Rigged election, nasty women, bad hombres: Game, set match, Hillary
© Greg Nash

The third and last Presidential debate may have been Donald TrumpDonald John TrumpSecret Service members who helped organize Pence Arizona trip test positive for COVID-19: report Trump administration planning pandemic office at the State Department: report Iran releases photo of damaged nuclear fuel production site: report MORE’s best yet — at least for the first 30 minutes or so. It was downhill from there though, as Trump proceeded to engage in several bizarre and disqualifying statements that taken together, underscore just how fundamentally unfit he is to assume the role of Commander of Chief.

At one point in the debate, moderator Chris Wallace asked each candidate if they would accept the results of the election. Hillary ClintonHillary Diane Rodham ClintonCarville repeats prediction that Trump will drop out of race What's behind Trump's slump? Americans are exhausted, for one thing Trump campaign reserves air time in New Mexico MORE immediately said she would. Donald Trump said he would have to see. “I will look at it at the time,” he said.

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Wallace asked again. Trump said he would keep us in suspense and did not commit to accept a loss if that were the American people’s decision.

That is a wholly disqualifying statement.

Since the last debate, Trump has relentlessly warned his supporters of a “rigged system,” seemingly laying the groundwork to blame his loss on an electoral system fraught with fraud, even though there is no evidence of widespread voter fraud.

In fact, a recent study of voting between 2000 and 2014 by a Loyola University professor found only 31 credible incidents of voter fraud.

This is a deeply unfounded accusation and for Trump to say during a presidential debate that he would not concede immediately puts our whole democracy in jeopardy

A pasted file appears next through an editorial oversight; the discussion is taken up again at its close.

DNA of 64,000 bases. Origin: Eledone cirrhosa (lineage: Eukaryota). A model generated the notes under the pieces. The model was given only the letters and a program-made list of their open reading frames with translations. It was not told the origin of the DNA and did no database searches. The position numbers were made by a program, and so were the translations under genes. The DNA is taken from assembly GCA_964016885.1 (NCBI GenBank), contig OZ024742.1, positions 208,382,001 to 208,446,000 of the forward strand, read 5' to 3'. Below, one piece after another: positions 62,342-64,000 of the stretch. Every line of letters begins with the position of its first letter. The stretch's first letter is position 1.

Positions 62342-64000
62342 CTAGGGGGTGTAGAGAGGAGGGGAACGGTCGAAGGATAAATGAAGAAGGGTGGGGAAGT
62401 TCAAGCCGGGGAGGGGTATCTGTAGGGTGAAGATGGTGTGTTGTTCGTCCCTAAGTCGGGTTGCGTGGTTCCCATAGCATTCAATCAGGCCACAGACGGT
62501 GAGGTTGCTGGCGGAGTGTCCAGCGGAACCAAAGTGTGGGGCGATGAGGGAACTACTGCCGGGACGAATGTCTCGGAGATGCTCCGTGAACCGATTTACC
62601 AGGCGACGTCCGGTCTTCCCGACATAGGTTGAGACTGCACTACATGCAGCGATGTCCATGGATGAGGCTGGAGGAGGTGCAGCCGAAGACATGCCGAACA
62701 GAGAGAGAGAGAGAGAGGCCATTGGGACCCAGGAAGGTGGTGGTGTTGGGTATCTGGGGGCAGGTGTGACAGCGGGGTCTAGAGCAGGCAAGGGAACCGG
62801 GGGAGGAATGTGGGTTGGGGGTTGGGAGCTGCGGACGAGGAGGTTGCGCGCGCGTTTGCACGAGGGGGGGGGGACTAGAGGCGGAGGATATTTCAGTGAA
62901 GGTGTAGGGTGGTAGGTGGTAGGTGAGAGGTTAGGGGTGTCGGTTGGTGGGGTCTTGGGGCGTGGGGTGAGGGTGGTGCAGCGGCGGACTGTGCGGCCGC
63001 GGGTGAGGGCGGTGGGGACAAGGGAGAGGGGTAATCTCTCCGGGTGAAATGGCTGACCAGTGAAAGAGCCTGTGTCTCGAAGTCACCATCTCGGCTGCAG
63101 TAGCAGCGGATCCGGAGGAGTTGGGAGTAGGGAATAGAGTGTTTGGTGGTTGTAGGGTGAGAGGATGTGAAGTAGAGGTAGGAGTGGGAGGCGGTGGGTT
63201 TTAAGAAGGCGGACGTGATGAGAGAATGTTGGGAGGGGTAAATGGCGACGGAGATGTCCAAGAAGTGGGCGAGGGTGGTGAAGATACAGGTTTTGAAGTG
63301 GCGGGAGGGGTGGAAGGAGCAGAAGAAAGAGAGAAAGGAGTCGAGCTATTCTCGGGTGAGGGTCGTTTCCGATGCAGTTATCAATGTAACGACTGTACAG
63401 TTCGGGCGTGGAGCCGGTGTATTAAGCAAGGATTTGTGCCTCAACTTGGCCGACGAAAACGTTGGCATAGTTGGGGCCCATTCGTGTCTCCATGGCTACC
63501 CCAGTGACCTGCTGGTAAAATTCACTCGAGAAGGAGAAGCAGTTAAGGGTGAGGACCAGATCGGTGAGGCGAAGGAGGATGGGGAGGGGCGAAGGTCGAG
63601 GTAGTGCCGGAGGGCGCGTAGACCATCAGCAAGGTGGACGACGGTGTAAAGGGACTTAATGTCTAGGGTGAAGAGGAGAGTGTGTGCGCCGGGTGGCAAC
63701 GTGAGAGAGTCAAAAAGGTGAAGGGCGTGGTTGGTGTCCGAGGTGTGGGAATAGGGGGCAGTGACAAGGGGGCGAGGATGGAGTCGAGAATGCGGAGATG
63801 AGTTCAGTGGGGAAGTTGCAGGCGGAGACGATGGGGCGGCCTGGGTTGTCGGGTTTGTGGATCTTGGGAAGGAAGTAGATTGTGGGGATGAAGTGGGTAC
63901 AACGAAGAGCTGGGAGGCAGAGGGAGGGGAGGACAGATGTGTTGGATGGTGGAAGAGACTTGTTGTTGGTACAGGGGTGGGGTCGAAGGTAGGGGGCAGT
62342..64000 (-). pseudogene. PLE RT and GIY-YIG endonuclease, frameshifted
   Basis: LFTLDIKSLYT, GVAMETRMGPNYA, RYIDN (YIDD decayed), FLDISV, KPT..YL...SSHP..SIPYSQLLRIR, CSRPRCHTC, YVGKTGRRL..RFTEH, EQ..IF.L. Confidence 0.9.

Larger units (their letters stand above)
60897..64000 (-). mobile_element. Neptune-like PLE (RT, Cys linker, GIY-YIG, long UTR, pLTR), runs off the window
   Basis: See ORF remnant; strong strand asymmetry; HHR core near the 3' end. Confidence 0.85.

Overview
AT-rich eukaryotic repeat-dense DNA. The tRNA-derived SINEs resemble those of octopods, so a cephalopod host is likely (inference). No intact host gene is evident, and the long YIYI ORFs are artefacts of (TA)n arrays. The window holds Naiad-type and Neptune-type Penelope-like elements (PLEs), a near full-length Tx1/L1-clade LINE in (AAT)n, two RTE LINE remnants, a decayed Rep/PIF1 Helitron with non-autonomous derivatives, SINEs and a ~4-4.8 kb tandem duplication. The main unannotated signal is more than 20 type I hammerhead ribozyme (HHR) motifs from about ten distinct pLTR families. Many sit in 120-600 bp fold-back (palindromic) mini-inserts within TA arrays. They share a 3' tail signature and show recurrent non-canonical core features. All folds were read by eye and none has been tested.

Does he not understand that our democracy was built, and depends on the peaceful transfer of power from individual to individual, and party to party, every 4 or 8 years, smoothly, respectfully, and willingly?  It is what our founding fathers, well, founded our country upon.

To now denigrate and smack-talk that same system, is un-American, dangerous, insidious and cowardly.

I am beginning to think, that more than anything, Donald Trump is terrified he is on the brink of being beaten by a girl.

A woman actually. Or as Trump put so eloquently in the debate, “…one nasty woman,” referring to Hillary Clinton, in yet another wholly disqualifying statement.

Oh Donald, what a wonderful way to reach out to exactly the demographic you so desperately need to win – college-educated women. You look over at your opponent, a college-educated woman, and call her nasty.

This cements the sentiment in most voters’ minds that Trump has a pattern of demeaning and devaluing women. The Clinton campaign’s response?  They bought the domain name www.nastywomengetshitdone.com and redirected it to their candidate’s campaign page.

Brilliant.

Despite the nastiness of the debate, there were also definitely moments of great policy discussion — on the economy, abortion, foreign policy, and gun control.

And on these, Hillary Clinton’s deep and nuanced grasp of policy and America’s role in the world placed her in a stratosphere miles above Donald Trump.